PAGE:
BRIDGETOWN, Barbados, Thursday July 5, 2018 – A day after the National Hurricane Centre (NHC) said it had its eye on what could become Tropical Storm Beryl, a storm has formed, but not from the system that was initially on their radar.
Beryl developed between the west coast of Africa and the Lesser Antilles this afternoon from a tropical wave that was several hundred miles west-southwest of the Cabo Verde Islands yesterday.
“Beryl has been a bit of a surprise today,” the Miami-based NHC said, although noting that this is not uncommon for tiny tropical cyclones such as Beryl.
In its latest update at 5 p.m., the NHC said Beryl could become a hurricane by tomorrow or Saturday, but should be well east of the Lesser Antilles at that time and should dissipate by weekend.
The tiny Beryl, whose tropical storm force winds extend only up to 35 miles, was carrying maximum sustained winds near 50 miles per hour at 5 p.m. It was located about 1,295 miles east southeast of the Lesser Antilles and moving towards the west at 16 miles per hour.
“A fast westward to west-northwestward motion is expected through the weekend. On the forecast track, the center of Beryl will remain east of the Lesser Antilles through Sunday,” the NHC said. “Additional strengthening is forecast, and Beryl could become a hurricane by Friday or Saturday. Beryl is forecast to degenerate into an open trough just east of the Lesser Antilles over the weekend.”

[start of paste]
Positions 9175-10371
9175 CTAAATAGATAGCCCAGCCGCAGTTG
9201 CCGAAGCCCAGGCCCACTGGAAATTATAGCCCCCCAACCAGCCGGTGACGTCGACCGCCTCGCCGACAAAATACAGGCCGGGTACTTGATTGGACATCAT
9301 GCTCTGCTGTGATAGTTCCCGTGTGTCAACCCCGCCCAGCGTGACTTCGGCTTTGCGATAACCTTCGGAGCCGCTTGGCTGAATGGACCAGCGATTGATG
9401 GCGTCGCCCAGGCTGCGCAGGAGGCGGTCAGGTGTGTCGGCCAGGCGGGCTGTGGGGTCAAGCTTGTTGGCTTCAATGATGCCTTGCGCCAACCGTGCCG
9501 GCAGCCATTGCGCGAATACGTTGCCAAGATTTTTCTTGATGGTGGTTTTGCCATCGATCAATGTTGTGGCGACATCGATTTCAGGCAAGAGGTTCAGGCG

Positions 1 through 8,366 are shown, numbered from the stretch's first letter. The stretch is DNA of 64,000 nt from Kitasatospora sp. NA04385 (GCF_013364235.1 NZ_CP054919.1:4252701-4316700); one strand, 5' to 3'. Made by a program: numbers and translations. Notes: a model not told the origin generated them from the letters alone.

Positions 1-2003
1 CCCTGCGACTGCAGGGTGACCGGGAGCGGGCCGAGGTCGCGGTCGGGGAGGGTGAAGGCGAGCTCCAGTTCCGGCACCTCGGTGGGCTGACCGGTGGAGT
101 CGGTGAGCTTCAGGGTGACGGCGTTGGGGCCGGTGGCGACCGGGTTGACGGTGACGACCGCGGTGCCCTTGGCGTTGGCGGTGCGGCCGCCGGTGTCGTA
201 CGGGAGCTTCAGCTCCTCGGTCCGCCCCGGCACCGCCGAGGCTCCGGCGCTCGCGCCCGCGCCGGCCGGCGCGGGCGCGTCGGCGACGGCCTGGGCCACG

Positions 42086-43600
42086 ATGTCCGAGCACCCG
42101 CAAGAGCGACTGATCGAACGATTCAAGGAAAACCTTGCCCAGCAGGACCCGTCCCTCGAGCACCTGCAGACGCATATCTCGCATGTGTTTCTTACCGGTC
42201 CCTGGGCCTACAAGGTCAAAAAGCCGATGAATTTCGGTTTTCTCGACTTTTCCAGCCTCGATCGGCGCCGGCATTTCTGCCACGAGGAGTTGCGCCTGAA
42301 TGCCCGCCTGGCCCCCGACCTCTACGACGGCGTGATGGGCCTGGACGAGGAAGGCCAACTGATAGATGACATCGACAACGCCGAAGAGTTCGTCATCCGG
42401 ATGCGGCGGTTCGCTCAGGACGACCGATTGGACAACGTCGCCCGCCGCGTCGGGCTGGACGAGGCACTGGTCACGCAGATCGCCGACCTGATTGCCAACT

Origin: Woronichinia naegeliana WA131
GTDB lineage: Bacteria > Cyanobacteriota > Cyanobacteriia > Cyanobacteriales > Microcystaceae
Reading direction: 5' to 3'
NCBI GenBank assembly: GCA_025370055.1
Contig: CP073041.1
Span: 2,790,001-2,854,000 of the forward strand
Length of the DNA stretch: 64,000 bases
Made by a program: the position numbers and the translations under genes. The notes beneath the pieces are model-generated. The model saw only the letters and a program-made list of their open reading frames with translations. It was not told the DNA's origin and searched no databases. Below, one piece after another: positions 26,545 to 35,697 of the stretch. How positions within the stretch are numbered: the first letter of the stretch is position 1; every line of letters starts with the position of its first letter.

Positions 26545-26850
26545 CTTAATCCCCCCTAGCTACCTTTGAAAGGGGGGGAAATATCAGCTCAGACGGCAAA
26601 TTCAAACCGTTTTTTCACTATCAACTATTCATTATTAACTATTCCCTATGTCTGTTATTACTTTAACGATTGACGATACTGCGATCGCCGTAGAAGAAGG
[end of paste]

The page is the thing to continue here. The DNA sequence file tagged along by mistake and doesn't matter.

But the forecasters said even though the storm is expected to dissipate early next week, the remnant tropical wave will continue moving quickly westward and will likely bring locally heavy rains and gusty winds to portions of the Leeward Islands on Sunday and Monday.
Meantime, the trough of low pressure between the United States and Bermuda, that was thought could develop into Tropical Storm Beryl, is forecast to interact with a frontal system on Sunday, which should limit any additional development.